James Sproule, chief economist at the Institute of Directors, predicted the economy would grow by between two and 2.5 per cent a year for the foreseeable future. Mr Sproule was speaking at an IoD North West breakfast event at the INNSIDE Hotel in the First Street development.
Alongside Brexit, the main economic challenges during 2017 will include inflationary pressure on wages and the prospect of a consumer spending squeeze, Mr Sproule told around 100 business leaders. The other speakers were Chris Ralph, chief investment officer at wealth management firm St James’s Place, and Andrew Bounds, enterprise editor of the Financial Times.
HURST co-sponsored the event with law firm Pannone Corporate and Capstone Financial Management, a partner practice of St James’s Place. Mr Sproule said a big test resulting from the referendum decision was whether Britain would continue to be a location of choice for businesses looking to expand.
He also predicted that populist revolts are far from over, and that a significant cyber-attack could bring down a major mainstream company. The problem of cyber-attacks is much worse than people think, he added, with 40 per cent of IoD members saying they have been a victim but two-thirds choosing not to report the matter.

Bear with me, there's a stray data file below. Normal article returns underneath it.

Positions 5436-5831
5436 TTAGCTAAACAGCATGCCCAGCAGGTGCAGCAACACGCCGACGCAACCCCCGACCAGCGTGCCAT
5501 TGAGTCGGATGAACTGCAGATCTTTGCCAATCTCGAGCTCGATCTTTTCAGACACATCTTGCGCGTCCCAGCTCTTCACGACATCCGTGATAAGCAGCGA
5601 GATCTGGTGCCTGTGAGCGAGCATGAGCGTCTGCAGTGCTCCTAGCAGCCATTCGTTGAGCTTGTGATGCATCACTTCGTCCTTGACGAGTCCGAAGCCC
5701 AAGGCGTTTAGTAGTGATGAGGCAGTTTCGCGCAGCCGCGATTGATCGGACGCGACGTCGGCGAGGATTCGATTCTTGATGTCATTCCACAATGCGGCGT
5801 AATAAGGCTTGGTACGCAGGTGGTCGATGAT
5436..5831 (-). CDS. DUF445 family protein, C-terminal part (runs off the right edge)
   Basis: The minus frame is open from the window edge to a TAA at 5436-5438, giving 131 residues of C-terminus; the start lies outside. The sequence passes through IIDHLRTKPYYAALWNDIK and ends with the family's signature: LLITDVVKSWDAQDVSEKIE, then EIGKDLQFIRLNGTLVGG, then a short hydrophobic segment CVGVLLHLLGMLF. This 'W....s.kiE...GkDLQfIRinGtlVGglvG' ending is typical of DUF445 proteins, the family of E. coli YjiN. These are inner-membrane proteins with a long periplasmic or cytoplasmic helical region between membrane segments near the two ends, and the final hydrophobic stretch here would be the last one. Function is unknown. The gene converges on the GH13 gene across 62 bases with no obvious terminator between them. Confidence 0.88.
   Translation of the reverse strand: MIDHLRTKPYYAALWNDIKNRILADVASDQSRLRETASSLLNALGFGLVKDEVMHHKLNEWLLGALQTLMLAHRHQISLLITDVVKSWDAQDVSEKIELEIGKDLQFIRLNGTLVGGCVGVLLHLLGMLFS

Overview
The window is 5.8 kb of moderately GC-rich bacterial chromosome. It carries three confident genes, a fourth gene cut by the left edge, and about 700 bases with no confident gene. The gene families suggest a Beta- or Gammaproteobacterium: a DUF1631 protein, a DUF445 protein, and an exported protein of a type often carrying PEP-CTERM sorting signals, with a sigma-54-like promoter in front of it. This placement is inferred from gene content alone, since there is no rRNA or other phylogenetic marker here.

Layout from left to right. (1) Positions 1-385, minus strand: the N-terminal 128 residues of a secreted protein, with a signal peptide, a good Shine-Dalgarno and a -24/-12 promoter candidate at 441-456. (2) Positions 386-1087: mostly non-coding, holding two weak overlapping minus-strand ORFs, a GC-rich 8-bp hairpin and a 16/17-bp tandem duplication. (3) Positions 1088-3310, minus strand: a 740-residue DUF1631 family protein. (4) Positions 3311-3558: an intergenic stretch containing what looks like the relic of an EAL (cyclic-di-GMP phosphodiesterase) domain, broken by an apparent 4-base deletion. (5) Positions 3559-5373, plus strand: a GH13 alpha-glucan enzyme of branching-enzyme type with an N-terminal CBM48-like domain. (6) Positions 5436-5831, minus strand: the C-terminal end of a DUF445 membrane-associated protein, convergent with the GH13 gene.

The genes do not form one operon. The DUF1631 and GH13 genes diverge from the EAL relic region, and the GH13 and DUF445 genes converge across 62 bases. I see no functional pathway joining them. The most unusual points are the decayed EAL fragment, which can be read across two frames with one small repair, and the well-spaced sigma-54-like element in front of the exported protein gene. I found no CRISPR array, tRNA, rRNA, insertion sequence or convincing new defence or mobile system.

Beyond 2017, he predicted that pressure on Britain’s public sector would drive major reform, London would remain Europe’s financial centre,the triple lock will come off pensions….and that a developed European nation could suffer complete economic failure because of the flight of capital and graduate talent.
Mr Ralph said the chances of the UK falling into recession this year have receded. The prospect peaked after the referendum but now there is more certainty, he said. Mr Bounds said the business opportunities arising from Brexit appear quite good.
HURST hosts a variety of topical events and seminars throughout the year. Click here to see what we have lined up.